I'm always amazed at the various ways I see people cutting onions. Some of y'all's methods!! 🤣🤣🤣🤣 I promise I'm not judging. I just want to help make everyone's life easier, even when they don't ask me to. 🤐🙃😳 #enneagram2

So anyway, I wanted to share this video with you in case you see a recipe like the one above and think, "ugh but I have to cut up an onion." I learned a couple things watching this, too—very informative and quick! 

My favorite knife for chopping
Calphalon Contemporary 8" Chef's Knife

Having and knowing how to use a chef's knife will make your life so much easier! We purchased this knife almost 8 years ago and still use it daily. I like the weight of it, and the handle is comfy. It's not an expensive knife, but it gets the job done! 

$28.69
Get it
The "10 things" game

Sooooo.... I don't know about you, but every single person in my home is messy. I can't even pretend I'm not. We always keep our kitchen and bathrooms pretty clean, but each of us continually leaves a trail of stuff everywhere we go. Every night, I look around and think, "How did it get SO MESSY in here?"

Sometimes picking up feels overwhelming, and I have issues with executive function, so I struggle with knowing where to start. My mom taught me this "10 things" trick, and I use it almost every day.

"OK, just pick up 10 things and then you can be done." It's enough to help me get started and see the end result is possible. 

Then, of course, I never actually stop at 10 things—once I start, I can't help but finish! Picking up the whole house honestly just takes about 15 minutes when I make myself get started. 

For those of you who don't struggle with this, it probably sounds weird and/or pathetic, but if you're like me, tricking yourself into being productive is so essential. Let me know if you try it. 🤣

Alexandra Acevedo is one of my dearest friends. We met at church in Mobile, Alabama, and she and her family are incredibly important to us. Alexandra is one of the smartest, kindest people I know. She has fed me delicious meals a million times and was the first non-family member to watch Julia for us. Her husband Jonathan inspired Scott to study for his Professional Engineering exam, and their son Amir is an exceptional, hilarious, brilliant little dude. 

To go along with this week's essay, I wanted you to learn from Alexandra because of her experience as a woman of color, Spanish speaker and Puerto Rican. Those things aren't a complete picture of who Alexandra is, but she is graciously willing to discuss them freely. 

I hope Alexandra's thoughtful answers to my questions help paint a picture of what it's like to walk in her shoes! 


My name is Alexandra Acevedo, and I'm 33 years old. I'm happily married to Jonathan Calderón (I still use my maiden name, and that's a headache, but I won't change it because it is part of my identity) and I have a wonderful son, Amir, who is 9 years old. I am a stay-at-home mom, and I enjoy every second of it. Also, I love to cook and try new recipes. In my spare time, I like to read Latin American literature—magic realism is my favorite genre. And I love social media. 

I can say I love God above anything else, and I just want to do something that matters. In my pursuit of purpose I have found a place to do what I love at 3Circle Church-Midtown in Mobile, Alabama. I see myself as a instrument of reconciliation. Every week, I simultaneously translate our Sunday's gathering to our Spanish speaking members and help connect them to the English speaking community. We have a Spanish speaking small group and I greatly enjoy and appreciate differences among us... we all speak Spanish, but we come from many countries.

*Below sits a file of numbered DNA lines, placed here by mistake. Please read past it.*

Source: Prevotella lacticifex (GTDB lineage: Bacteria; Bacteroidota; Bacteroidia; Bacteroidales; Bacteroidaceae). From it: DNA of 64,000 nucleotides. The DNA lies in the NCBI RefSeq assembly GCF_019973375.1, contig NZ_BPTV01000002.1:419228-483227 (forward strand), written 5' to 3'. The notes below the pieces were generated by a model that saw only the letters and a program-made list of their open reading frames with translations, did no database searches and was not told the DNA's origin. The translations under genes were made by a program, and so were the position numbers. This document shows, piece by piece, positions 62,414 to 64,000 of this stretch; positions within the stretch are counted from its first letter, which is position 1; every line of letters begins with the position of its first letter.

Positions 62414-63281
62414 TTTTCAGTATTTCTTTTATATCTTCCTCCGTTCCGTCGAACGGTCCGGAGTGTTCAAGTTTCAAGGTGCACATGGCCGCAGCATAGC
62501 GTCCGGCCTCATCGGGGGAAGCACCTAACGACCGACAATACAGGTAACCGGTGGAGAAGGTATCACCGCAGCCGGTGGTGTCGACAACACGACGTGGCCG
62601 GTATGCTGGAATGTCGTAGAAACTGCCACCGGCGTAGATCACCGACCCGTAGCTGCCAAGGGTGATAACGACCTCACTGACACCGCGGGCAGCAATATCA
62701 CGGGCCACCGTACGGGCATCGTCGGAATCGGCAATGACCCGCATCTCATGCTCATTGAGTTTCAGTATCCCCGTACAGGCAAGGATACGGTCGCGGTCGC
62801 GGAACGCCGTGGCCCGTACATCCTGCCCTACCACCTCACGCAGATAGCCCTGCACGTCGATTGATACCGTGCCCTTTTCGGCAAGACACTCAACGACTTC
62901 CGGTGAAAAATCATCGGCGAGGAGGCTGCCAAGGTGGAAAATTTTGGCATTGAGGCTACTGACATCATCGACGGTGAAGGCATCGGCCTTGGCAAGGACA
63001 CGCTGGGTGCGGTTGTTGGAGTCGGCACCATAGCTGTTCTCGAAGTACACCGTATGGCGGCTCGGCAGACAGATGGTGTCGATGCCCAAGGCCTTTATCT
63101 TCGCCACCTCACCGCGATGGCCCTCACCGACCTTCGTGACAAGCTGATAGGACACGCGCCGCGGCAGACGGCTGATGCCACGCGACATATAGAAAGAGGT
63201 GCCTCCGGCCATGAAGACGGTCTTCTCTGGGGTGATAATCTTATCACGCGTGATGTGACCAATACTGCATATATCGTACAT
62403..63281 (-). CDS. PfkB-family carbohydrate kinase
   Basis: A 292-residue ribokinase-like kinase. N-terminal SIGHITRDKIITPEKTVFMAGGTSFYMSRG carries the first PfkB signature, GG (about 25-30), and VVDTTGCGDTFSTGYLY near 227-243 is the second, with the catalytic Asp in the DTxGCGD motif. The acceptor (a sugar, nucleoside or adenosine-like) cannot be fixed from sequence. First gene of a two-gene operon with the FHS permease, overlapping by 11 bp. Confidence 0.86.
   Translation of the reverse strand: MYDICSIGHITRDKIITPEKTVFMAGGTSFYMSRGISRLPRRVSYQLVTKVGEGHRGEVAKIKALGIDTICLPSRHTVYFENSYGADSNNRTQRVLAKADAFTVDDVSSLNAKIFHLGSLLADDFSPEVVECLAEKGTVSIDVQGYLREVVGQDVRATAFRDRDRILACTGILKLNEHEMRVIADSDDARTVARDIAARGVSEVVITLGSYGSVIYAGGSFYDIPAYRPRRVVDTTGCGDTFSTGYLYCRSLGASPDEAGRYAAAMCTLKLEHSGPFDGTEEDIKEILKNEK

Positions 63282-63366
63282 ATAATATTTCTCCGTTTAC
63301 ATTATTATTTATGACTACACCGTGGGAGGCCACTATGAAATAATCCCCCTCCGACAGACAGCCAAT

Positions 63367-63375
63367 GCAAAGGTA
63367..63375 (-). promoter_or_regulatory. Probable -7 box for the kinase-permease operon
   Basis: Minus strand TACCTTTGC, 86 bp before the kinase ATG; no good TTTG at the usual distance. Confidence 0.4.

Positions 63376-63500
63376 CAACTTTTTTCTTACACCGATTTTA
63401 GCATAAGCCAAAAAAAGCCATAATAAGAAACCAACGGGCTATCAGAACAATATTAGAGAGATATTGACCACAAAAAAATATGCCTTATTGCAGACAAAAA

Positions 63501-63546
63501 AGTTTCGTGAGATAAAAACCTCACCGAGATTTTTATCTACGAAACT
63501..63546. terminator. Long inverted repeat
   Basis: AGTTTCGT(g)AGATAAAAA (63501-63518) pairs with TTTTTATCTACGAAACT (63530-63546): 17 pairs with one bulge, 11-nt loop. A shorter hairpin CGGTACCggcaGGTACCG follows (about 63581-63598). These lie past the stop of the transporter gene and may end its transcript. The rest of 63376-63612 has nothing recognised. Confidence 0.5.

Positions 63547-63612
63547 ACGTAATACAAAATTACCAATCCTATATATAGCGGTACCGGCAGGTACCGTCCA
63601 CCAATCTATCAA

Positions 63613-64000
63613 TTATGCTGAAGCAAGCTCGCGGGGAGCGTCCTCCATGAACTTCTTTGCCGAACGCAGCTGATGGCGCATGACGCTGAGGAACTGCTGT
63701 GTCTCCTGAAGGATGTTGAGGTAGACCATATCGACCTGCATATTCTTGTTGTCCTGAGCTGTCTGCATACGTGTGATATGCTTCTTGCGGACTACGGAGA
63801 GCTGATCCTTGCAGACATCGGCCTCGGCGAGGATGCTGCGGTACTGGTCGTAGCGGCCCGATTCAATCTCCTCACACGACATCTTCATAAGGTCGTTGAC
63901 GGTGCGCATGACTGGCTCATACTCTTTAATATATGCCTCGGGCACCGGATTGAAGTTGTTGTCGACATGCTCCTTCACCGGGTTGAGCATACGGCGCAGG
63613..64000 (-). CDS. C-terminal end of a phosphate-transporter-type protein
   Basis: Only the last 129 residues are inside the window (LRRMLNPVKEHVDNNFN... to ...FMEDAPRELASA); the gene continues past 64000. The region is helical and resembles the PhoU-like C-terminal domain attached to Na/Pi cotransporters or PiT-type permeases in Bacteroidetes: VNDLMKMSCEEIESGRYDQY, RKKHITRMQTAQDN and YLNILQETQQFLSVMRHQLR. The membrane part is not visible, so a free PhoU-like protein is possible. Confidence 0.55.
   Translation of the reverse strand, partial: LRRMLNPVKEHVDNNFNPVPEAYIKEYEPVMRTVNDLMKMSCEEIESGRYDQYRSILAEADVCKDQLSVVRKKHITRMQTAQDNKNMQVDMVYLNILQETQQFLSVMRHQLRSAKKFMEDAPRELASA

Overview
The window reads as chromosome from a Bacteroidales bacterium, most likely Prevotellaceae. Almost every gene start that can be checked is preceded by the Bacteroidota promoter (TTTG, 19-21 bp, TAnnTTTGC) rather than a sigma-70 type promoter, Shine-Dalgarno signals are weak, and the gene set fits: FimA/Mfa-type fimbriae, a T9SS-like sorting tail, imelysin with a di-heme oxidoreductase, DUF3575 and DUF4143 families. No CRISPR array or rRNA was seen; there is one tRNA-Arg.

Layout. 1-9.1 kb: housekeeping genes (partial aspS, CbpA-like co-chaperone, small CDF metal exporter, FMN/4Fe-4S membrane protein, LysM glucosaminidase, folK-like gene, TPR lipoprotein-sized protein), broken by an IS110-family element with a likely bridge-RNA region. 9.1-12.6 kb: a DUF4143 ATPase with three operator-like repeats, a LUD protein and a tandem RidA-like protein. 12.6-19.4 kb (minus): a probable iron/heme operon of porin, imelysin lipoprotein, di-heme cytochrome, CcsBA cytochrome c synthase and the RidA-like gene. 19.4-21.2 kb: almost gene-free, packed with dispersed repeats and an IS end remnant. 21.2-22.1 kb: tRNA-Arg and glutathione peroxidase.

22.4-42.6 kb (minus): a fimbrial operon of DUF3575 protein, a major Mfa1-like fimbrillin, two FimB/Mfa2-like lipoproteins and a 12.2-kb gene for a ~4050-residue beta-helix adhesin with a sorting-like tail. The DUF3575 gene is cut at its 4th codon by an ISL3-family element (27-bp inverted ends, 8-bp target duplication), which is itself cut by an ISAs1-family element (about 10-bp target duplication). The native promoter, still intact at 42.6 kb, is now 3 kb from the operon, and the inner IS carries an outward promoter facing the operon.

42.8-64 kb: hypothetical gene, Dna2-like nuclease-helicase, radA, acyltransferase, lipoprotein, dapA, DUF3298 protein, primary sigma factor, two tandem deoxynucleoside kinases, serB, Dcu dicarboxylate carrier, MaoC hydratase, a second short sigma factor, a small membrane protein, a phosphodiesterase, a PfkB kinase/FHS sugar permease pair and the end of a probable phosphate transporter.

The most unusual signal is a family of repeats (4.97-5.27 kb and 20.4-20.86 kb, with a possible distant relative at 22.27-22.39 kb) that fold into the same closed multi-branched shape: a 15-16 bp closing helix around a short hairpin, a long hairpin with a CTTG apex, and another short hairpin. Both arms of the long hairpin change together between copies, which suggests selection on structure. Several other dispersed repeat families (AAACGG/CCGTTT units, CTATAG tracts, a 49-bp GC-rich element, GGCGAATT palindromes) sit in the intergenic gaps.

Q&A

  1. Q: You're from Puerto Rico and very proud of your heritage. Tell us what you love about PR and some of the things you miss the most about living on the island. Share a recipe with us?? I know you love to cook. :) 
    A:
     Puerto Rico is a beautiful country, and I miss every part of it. What I miss most about living in the island is my family. My parents, grandparents, siblings and extended family live there. I also miss our food, our music, our festivities and celebrations—Christmas time most of all.
    I long for the chance to talk to the people around me, like when you go to eat out or waiting in a line. It is hard being surrounded, but feeling alone. It is not easy to communicate when English is your second language. Jokes are not funny, and trying to explain myself is so hard that sometimes I just quit. 

    Alexandra's AMAZING flan
    Y'all, I typically don't care for flan, but Alexandra's is absolutely incredible. I've had it so many times and it's making me tear up thinking about how much I miss my friend thinking about this recipe. 
    1/4 cup sugar
    1 can evaporated milk
    1 can condensed milk
    1/2 package cream cheese
    3 extra large eggs
    1 teaspoon vanilla extract
    Heat oven to 350F. In a small saucepan over medium, heat the sugar, stirring constantly, until it turns into caramel. Pour the caramel into a 9-inch round pan.
    Mix all the other ingredients in a blender and pour over the caramel. Place a the round pan into a high-sided baking dish filled halfway with water. 
    Bake for 45 minutes to 1 hour, or when a toothpick inserted into the center comes out clean. 
  2. Q: Can you educate us a little on the history of PR and its relationship with the US? What challenges is Puerto Rico facing today? 
    A:
     Puerto Rico is a commonwealth territory of the United States of America. In other words, we are a colony of the USA since 1898. Before that, we were a colony of Spain for 400 years. We do have a Governor, Senate and House of Representatives. We have a voice, but not vote in the Congress. Puerto Ricans living in the mainland may vote for the President, but islanders can't. We have American citizenship by birth right. Our currency is the dollar, our education system is the same as in the mainland and we have Spanish and English as official languages, but Spanish is primary.